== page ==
On Sunday morning, Israel conducted an air strike to take out Hamas operatives on a street in Rafah, in southern Gaza. Reporting afterward indicated that three Hamas guerrillas on motorcycles were struck, and at least seven reported bystanders were killed in the attack.
The media and the UN promptly went into overdrive to characterize this incident as an attack on a UN school, because the street where the Hamas guerrillas were struck was outside the school (which is being used as a shelter). Rick Moran reconstructed the event, however, using multiple sources, and pointed out at PJ Media that the air strike, which appears to have involved a single missile, didn’t hit the school at all. In fact, it looks to have upheld Israel’s usual standard of precision, hitting the target it was aimed at and leaving, in the words of the UK Telegraph, minimal physical destruction: “just a small but deep hole in the road where the missile had landed.”
That in itself defies the reflexive media characterization of an indiscriminate shelling attack “on a school.” But blogger Lenny Ben-David also did some sleuthing on the collateral casualties in the attack, and what he found was that all but two of them appeared to be military-age males.
[Two tweets from Lenny]
Whether the young adult males were on the street near Hamas for fell purposes or not, these facts paint a picture different from the “attack on a school” narrative.
In fact, Israel didn’t attack a school. The IDF attacked Hamas guerrillas. The guerrillas had positioned themselves, for whatever reason, on the street outside of a school. They were taken out in a pinpoint strike and the school was never hit, nor was anyone in it or on its grounds hit.
As a matter of waging war lawfully, the IDF’s action comports with the standards of international convention. The IDF targeted combatants, and took care to use as precise a weapon system as possible to minimize collateral damage in an area that might have civilians in it. Regrettably, there were apparently at least some children in the area, but it is by no means clear that that factor was different from any previous instance of the IDF targeting Hamas operatives in vehicles on city streets. The targets and their vehicles were outside the school grounds – on the other side of its perimeter fence – at the time of the strike. The IDF used only the force necessary to accomplish the task; no more. And it used that force as precisely as technology allows. It didn’t choose a more destructive method, which might have guaranteed the kill better but at a higher collateral cost.
What all this means is that, based on what we know at this point, Israel’s action was not even questionable, much less indictable. Far from being disgraceful, it is an example of the preternatural care and restraint routinely shown by the IDF.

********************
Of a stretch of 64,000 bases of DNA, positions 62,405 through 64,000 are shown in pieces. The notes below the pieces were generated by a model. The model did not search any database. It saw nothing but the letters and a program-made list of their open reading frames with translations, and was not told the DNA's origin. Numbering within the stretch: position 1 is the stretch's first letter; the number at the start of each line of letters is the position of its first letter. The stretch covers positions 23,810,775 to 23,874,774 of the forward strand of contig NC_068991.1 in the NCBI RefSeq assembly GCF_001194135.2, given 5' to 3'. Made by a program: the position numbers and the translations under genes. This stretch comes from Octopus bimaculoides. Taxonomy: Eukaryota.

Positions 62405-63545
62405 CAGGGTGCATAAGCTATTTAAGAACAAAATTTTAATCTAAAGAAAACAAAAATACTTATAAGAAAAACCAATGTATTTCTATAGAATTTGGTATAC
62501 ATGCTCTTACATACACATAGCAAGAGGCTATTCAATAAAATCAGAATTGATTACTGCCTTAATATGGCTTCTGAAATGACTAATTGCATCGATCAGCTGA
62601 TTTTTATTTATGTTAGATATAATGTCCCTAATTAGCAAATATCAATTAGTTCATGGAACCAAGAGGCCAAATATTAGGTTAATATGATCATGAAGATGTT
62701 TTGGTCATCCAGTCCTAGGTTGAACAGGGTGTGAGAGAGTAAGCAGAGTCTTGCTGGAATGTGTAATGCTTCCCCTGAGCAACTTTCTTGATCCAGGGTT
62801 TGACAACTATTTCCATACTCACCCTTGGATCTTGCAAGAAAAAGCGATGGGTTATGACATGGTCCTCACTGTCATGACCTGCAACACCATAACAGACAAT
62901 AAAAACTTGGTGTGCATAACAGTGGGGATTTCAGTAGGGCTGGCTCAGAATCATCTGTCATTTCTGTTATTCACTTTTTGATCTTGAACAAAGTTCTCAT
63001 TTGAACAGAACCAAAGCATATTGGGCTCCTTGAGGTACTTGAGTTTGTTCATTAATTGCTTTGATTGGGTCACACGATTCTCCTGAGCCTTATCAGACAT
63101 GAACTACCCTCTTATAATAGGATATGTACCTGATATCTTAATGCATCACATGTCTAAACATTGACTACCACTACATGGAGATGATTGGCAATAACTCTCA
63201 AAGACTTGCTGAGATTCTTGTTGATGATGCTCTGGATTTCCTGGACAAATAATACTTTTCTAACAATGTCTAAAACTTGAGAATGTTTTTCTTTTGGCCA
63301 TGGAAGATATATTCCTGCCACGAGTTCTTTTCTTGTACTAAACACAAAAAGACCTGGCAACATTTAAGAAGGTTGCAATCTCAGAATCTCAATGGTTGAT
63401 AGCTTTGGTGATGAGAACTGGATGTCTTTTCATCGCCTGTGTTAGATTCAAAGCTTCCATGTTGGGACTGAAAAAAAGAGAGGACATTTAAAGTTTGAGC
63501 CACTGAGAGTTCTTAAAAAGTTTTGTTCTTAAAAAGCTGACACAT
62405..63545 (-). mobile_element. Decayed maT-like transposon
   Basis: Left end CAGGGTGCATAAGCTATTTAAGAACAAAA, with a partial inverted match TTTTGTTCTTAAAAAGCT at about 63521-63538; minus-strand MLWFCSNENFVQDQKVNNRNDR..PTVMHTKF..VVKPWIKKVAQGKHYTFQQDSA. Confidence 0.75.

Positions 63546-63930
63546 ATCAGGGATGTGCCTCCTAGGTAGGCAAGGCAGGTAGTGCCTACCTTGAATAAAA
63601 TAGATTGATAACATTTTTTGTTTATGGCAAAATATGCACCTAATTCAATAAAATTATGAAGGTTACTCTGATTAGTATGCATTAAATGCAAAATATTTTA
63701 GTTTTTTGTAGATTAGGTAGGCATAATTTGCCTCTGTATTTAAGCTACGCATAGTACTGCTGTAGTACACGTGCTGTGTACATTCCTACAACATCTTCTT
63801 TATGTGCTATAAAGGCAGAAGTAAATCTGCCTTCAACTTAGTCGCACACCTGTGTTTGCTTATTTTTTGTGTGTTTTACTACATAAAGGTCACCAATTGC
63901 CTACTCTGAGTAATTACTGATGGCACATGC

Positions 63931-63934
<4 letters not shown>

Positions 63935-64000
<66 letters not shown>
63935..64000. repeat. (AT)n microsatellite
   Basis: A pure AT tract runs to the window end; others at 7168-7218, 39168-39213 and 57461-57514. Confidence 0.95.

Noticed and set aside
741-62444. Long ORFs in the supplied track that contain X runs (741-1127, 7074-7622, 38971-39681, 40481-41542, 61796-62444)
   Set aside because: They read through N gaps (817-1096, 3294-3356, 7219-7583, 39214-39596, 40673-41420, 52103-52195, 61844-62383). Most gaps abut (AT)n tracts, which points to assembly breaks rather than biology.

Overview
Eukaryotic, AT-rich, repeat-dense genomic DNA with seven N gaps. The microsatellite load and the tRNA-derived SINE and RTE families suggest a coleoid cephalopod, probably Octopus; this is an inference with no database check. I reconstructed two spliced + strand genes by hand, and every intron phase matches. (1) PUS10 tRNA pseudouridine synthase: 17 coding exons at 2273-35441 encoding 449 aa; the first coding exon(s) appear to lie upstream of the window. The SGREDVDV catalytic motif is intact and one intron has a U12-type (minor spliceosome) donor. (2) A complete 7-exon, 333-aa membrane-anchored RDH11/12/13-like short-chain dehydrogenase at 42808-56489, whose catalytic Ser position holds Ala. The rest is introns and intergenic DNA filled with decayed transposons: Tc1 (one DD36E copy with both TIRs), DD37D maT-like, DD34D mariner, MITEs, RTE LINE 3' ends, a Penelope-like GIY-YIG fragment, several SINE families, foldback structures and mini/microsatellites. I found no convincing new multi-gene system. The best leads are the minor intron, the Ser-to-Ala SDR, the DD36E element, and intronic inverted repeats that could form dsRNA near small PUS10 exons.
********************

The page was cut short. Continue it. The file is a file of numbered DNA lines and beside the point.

Yet the U.S. State Department, in a near-hysterical press release, condemned the attack in intemperate and embarrassingly irresponsible language.
The United States is appalled by today’s disgraceful shelling outside an UNRWA school in Rafah sheltering some 3,000 displaced persons, in which at least ten more Palestinian civilians were tragically killed. The coordinates of the school, like all UN facilities in Gaza, have been repeatedly communicated to the Israeli Defense Forces. We once again stress that Israel must do more to meet its own standards and avoid civilian casualties. UN facilities, especially those sheltering civilians, must be protected, and must not be used as bases from which to launch attacks. The suspicion that militants are operating nearby does not justify strikes that put at risk the lives of so many innocent civilians. We call for a full and prompt investigation of this incident as well as the recent shelling of other UNRWA schools.
We continue to underscore that all parties must take all feasible precautions to prevent civilian casualties and protect the civilian population and comply with international humanitarian law.
It’s not actually funny that hardly a word of this communication is valid or pertinent. It’s horrifying, because it came from the government of the United States.
There was no shelling; the number of displaced persons housed at the school is irrelevant (and seems to have been included for rhetorical effect), given that the school was not hit, nor was it likely to be; the exceptional care taken by the IDF is what ensured that the school would not be hit, even though Hamas was putting the area around the school in danger; and the suspicion (in this case, the knowledge) that “militants” are operating nearby does, precisely and emphatically, justify strikes, which is why it is a war crime to hide military activities behind civilians and/or protected sites.
There is no moral principle of war that the presence of civilians demilitarizes what would otherwise be a military target, rendering it ineligible for attack. Rather, the opposite is true. It is not a war crime or an inherently vicious or disproportionate act to attack a combatant. Period. That applies no matter where he is.
This is what makes the State Department press release so acutely irresponsible. The money sentence: ... [See rest at link]
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